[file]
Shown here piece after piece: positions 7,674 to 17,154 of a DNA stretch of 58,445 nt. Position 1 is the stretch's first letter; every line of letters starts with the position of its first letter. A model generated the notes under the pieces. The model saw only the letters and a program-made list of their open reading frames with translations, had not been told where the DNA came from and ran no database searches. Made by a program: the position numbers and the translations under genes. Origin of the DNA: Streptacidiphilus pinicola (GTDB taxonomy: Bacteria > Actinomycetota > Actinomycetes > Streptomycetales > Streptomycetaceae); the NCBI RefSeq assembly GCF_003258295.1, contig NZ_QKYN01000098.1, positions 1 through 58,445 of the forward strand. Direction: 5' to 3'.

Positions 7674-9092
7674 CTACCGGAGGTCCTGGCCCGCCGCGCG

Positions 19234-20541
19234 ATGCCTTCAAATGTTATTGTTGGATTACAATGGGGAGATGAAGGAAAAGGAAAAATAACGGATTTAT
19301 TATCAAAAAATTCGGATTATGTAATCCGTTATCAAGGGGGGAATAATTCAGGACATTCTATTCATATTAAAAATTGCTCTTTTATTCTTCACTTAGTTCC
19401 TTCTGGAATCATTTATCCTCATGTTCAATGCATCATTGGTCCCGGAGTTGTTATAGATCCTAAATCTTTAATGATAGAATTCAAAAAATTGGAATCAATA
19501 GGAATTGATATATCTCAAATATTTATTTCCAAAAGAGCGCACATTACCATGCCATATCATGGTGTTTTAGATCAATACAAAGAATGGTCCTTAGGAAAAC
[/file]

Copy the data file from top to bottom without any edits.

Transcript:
Shown here piece after piece: positions 7,674 to 17,154 of a DNA stretch of 58,445 nt. Position 1 is the stretch's first letter; every line of letters starts with the position of its first letter. A model generated the notes under the pieces. The model saw only the letters and a program-made list of their open reading frames with translations, had not been told where the DNA came from and ran no database searches. Made by a program: the position numbers and the translations under genes. Origin of the DNA: Streptacidiphilus pinicola (GTDB taxonomy: Bacteria > Actinomycetota > Actinomycetes > Streptomycetales > Streptomycetaceae); the NCBI RefSeq assembly GCF_003258295.1, contig NZ_QKYN01000098.1, positions 1 through 58,445 of the forward strand. Direction: 5' to 3'.

Positions 7674-9092
7674 CTACCGGAGGTCCTGGCCCGCCGCGCG

Positions 19234-20541
19234 ATGCCTTCAAATGTTATTGTTGGATTACAATGGGGAGATGAAGGAAAAGGAAAAATAACGGATTTAT
19301 TATCAAAAAATTCGGATTATGTAATCCGTTATCAAGGGGGGAATAATTCAGGACATTCTATTCATATTAAAAATTGCTCTTTTATTCTTCACTTAGTTCC
19401 TTCTGGAATCATTTATCCTCATGTTCAATGCATCATTGGTCCCGGAGTTGTTATAGATCCTAAATCTTTAATGATAGAATTCAAAAAATTGGAATCAATA
19501 GGAATTGATATATCTCAAATATTTATTTCCAAAAGAGCGCACATTACCATGCCATATCATGGTGTTTTAGATCAATACAAAGAATGGTCCTTAGGAAAAC